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Politicians, bureaucrats, and tax morale: What shapes tax compliance attitudes?

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Abstract

What actions do governments take that may affect individual trust? Although the literature on tax morale has reported a positive relationship between trust in government and tax morale, it is less known what is that government does to elicit trust among taxpayers. Which government organizations are most likely to produce those actions? This paper examines how governments elicit tax morale by testing the proposition that trust in government is built by the way citizens are treated when receiving their share of public goods and services from government institutions charged with the delivery of those goods and services, known as the output side (Rothstein, 2005). We use data from close to forty countries in the 2005-2007 wave of the World Values Survey (WVS) and after controlling for the level of political rights and civil liberties, we find that trust in administrative (output) government institutions positively influences tax morale, especially in the case of people living in democratic countries.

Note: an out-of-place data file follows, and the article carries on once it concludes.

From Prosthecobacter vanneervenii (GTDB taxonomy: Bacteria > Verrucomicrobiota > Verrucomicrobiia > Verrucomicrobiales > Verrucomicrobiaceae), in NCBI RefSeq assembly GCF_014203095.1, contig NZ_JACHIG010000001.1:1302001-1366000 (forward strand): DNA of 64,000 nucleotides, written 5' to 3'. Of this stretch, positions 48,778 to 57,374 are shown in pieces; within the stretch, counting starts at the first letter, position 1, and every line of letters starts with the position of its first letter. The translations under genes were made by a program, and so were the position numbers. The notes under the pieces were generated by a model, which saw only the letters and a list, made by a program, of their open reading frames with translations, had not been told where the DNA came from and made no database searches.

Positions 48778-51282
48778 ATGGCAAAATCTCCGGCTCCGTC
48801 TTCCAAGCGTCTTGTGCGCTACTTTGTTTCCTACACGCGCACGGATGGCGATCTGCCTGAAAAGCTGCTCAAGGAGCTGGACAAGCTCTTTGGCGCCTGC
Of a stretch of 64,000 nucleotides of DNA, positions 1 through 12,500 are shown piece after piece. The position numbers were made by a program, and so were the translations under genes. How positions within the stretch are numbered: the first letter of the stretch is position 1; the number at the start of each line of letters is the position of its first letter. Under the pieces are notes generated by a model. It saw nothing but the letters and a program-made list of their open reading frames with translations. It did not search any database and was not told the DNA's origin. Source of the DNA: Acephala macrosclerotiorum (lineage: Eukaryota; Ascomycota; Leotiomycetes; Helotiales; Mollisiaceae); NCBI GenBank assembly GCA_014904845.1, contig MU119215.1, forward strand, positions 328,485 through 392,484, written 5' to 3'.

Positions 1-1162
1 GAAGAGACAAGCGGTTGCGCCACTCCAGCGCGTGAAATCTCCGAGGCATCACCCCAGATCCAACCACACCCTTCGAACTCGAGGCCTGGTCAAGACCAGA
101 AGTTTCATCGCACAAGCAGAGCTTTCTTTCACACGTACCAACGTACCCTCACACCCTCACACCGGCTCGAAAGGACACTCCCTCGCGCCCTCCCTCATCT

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  • Gabriel Leonardo & Jorge Martinez-Vazquez, 2016. "Politicians, bureaucrats, and tax morale: What shapes tax compliance attitudes?," International Center for Public Policy Working Paper Series, at AYSPS, GSU paper1608, International Center for Public Policy, Andrew Young School of Policy Studies, Georgia State University.
  • Handle: RePEc:ays:ispwps:paper1608
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